Hand/Body Warmers are very nice addition that do not take up much space and provide warmth if huddled under a blanket. Another one is candles. They will surprisingly put off a fair amount of heat in a small space such as a vehicle and are not detrimental to your health in the way that fossil fuels are. You should also include a fire starting kit to include a lighter, ferro rod, and fire starting cubes of some sort. These can be used outside the vehicle should you need to leave it.

Core body temperature maintenence

Hydration

Water is an incredible resource that we take for granted. Trying to find water that is clean or to clean it yourself is difficult under the stress of a situation similar to what we are working through. You should always have bottled water in your car. Whether that is simply a few plastic bottles or some you filled yourself is of no matter. Just make sure you have some available. This is one of those items you should definitely ration if an event occurs.

You can also include a water decontamination device (water filter) of some sort. There are a range of these to fit your budget and your short term needs. For this particular kit please consider you are needing something that will take of your needs on and expedition. Please keep in mind that to stay healthy you should be drinking at least ½ gallon of water each day. Being hydrated before an event occurs is as important as carrying water with you.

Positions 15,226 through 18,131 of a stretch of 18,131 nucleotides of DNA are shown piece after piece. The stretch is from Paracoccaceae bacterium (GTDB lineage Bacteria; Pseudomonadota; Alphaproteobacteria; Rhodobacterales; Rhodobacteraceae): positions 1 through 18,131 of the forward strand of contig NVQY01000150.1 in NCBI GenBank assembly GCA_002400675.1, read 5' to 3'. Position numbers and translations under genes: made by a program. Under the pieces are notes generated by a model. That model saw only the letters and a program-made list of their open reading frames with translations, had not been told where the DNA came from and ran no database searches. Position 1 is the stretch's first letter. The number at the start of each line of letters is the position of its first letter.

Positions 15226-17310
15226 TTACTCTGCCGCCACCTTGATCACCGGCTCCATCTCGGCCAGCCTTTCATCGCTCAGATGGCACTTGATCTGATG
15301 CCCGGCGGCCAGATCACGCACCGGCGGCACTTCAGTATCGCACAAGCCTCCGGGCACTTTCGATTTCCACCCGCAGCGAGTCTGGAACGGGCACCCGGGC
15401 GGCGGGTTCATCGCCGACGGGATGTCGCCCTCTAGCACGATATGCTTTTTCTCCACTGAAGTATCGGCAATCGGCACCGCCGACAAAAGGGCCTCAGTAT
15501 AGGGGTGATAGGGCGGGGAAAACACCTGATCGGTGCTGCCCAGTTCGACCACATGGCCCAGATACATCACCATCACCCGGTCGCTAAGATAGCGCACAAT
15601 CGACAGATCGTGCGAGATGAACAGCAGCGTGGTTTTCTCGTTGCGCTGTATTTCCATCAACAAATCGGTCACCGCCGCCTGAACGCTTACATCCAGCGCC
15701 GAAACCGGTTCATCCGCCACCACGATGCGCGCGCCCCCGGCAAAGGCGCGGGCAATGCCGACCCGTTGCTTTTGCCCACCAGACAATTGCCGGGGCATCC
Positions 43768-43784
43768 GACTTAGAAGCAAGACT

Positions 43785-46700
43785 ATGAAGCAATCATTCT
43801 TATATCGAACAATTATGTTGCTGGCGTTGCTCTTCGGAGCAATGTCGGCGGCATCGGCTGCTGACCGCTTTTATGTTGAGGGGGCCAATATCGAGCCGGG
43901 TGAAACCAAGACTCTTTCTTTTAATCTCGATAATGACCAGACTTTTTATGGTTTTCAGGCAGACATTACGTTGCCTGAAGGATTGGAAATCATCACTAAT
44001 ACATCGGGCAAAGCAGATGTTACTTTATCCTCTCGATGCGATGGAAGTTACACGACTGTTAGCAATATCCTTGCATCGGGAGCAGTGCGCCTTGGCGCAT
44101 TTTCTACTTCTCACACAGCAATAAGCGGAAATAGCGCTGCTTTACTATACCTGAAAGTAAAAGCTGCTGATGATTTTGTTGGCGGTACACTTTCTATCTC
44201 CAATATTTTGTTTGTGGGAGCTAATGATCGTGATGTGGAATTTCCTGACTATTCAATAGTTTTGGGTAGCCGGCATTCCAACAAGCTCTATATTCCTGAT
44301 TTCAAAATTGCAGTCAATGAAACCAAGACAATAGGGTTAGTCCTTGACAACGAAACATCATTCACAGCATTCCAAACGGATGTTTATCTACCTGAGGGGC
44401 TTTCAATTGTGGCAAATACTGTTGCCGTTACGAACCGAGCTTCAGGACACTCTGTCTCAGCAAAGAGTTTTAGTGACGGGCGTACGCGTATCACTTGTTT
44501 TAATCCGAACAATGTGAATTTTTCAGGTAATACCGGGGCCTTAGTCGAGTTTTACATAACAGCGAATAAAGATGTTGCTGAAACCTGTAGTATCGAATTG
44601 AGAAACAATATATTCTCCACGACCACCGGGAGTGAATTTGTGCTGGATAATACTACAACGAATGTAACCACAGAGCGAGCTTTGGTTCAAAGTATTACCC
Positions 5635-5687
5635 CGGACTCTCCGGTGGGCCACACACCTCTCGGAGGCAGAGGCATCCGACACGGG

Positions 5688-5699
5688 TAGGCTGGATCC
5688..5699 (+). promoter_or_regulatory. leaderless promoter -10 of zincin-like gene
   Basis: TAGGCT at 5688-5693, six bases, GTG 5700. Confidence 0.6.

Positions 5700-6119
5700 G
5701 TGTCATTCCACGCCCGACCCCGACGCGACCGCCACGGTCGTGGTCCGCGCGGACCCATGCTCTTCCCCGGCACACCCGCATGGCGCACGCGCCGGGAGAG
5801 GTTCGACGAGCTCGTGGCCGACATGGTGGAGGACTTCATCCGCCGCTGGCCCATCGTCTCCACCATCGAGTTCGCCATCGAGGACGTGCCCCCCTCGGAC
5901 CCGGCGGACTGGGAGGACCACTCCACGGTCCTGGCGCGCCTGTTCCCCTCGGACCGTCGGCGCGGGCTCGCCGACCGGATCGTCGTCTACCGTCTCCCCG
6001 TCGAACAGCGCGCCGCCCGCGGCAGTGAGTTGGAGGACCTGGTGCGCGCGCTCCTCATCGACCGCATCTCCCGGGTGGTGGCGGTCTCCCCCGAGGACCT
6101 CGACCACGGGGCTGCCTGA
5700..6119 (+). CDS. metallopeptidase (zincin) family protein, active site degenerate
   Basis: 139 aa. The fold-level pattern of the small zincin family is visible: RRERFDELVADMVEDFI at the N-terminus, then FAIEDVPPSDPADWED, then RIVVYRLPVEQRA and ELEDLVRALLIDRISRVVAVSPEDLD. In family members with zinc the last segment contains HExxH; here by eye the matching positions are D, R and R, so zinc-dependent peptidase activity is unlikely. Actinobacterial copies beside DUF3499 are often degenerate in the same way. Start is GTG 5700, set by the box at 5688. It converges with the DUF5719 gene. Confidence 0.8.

Hydration supplies for Winter survival

Energy

Having food is last on your list of needs. However your stomach and mind will let you know that it thinks it should be first. Strategy wise, ration food sparingly and make sure you have nutrient dense food. For our needs here I would recommend any number of the carbohydrate-laden trail bars or similar. Do not carry jerky or similar meats. Meat protein takes about 50% of the calories in the food simply to digest it. Get something that will give you energy, packs up small, and can be eaten in any weather condition. For example, certain bars are nearly impossible to eat when they are frozen without risking a chipped tooth or utilizing hacksaw.

Food and Energy for Winter Survival

Honorable Mentions